Facilitators’ Blog

Free We Grow’s commitment to inclusion

Rowan Salim

When we opened Free We Grow in 2017, myself and three families got together to imagine the project. It was driven by a strong sense of wanting to create an environment where children can grow free and connected. Free to learn and play, and connected to themselves, their community and the more than human world around them. The belief, or hope, is that by doing so, children and communities and the land can grow and be well. What emerged is a community of practice. We are learning how to do this, exchanging practice with other emergent groups, and living joyfully.

As part of this initial gathering, was a promise. The founding team consisted of people with heritage from Iraq, from Britain, from Italy, Columbia, Spain and Germany and it felt important to us that the community that emerged would be an inclusive community. The promise we made 6 years ago was to never turn a family away for financial reasons.  It is easy in today’s world to become siloed. Societal structures have a tendency to agglomerate people with shared characteristics. One way this seems to happen is through a paywall. You can take part in a community so long as you can pay to do so. This inherently felt like a barrier to the ideals of the project.

Currently home education does not get any government funding (email us if this is incorrect!) The solution we have been dancing with over the last 6 years has been to lean into and explore the idea of gift culture. Gift culture is an approach to life which recognises the relationships and reciprocity in all living systems. Money can be part of the currency of a gift culture, but gift culture also recognises other currencies like time and skills and care and joy.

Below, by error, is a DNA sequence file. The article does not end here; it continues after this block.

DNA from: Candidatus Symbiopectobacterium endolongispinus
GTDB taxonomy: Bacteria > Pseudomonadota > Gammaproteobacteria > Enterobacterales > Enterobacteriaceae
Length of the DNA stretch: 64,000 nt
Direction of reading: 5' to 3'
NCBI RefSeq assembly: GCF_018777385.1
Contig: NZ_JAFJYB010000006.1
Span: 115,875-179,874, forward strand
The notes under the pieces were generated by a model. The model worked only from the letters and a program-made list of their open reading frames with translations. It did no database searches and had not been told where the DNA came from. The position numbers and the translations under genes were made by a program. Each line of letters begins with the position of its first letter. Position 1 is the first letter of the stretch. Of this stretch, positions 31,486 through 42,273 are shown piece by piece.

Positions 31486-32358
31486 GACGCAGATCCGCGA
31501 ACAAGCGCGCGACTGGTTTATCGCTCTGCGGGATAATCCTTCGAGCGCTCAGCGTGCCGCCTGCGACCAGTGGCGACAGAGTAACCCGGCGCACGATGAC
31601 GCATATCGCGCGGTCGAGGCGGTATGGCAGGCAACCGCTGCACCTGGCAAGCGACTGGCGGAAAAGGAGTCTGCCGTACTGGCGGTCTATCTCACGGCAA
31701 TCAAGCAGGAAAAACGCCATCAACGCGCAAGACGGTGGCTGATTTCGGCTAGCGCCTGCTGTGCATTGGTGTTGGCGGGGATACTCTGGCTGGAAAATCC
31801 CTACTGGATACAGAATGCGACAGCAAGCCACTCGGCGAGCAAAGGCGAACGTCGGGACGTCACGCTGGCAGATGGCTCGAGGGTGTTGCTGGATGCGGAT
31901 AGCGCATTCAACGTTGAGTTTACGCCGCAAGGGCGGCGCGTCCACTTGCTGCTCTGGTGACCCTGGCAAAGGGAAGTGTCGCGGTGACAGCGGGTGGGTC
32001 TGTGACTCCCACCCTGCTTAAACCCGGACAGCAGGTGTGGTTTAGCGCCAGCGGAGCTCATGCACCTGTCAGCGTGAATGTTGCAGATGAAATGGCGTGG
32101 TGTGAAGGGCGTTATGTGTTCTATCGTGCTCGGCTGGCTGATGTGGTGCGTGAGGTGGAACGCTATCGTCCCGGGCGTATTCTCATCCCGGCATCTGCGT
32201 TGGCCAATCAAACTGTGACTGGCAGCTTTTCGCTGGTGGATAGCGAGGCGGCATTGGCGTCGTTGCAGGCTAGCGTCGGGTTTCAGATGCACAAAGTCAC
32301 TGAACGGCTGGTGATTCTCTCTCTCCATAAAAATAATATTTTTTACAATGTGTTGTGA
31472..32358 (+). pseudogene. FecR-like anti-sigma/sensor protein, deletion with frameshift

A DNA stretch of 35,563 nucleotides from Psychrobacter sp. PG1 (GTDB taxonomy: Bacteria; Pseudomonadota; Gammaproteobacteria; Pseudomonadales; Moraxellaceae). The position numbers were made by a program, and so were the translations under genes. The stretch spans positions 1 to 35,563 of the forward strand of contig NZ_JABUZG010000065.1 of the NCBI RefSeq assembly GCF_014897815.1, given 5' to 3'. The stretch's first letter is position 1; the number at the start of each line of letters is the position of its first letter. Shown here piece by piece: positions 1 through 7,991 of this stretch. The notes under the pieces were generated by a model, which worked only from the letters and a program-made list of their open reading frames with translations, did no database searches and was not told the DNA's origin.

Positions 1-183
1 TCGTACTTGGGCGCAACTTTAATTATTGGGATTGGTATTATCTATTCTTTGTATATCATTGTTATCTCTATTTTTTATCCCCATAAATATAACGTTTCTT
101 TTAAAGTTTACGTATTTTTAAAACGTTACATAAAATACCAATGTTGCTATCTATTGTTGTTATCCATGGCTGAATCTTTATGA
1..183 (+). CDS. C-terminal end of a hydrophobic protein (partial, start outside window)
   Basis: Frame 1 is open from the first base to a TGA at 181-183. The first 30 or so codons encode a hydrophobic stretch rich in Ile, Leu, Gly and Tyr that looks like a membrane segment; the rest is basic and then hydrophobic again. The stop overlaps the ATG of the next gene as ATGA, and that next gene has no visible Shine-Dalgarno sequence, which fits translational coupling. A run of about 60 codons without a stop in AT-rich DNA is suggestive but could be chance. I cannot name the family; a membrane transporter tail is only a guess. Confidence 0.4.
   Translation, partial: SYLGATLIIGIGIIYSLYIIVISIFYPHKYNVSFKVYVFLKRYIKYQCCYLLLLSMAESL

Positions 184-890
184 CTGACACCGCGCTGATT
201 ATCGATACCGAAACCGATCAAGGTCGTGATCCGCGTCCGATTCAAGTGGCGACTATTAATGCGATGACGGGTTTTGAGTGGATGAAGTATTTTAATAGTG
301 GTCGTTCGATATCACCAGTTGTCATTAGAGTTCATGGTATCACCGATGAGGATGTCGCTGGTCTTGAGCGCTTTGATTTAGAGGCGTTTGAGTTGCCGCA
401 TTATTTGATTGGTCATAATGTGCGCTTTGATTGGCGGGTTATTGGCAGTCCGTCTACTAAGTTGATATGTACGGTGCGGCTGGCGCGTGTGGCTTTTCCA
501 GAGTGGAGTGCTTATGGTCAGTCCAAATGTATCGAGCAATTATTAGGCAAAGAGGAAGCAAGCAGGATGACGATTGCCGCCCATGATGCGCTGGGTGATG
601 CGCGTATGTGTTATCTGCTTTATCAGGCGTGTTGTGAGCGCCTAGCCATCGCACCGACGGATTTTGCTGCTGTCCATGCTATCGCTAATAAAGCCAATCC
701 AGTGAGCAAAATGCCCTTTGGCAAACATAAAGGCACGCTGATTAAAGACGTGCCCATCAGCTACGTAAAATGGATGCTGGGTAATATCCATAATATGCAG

For the first 5 years of the project, our promise held true and somehow we made ends meet by keeping costs low, relying on gifted time for administration and cover, developing an innovative procurement policy, inviting families to contribute in kind through supporting day to day tasks and providing cover, and inviting higher earners to pay forwards into our community fund to cover costs.

In our 6th year our promise took a leap forwards. Whilst families with lower access to money had been applying, we felt that the price associated with the project still put some families off. We also noticed that black and brown families and working class families  were more excluded and we were aware that colonial histories, both overseas and in Britain through the enclosures were at the root of this exclusion.

We decided to become more explicit in our promise and actively invited families who shared this vision and dream of childhood who may not feel able to ask, to go ahead and apply anyway. We knew that this would bring forth a book keeping challenge, but we felt that inclusion and representation were so fundamental to the vision, that we took the leap.

Today we have a beautiful and diverse community, representing so many walks of life and with so much to give and celebrate, that we really feel blessed.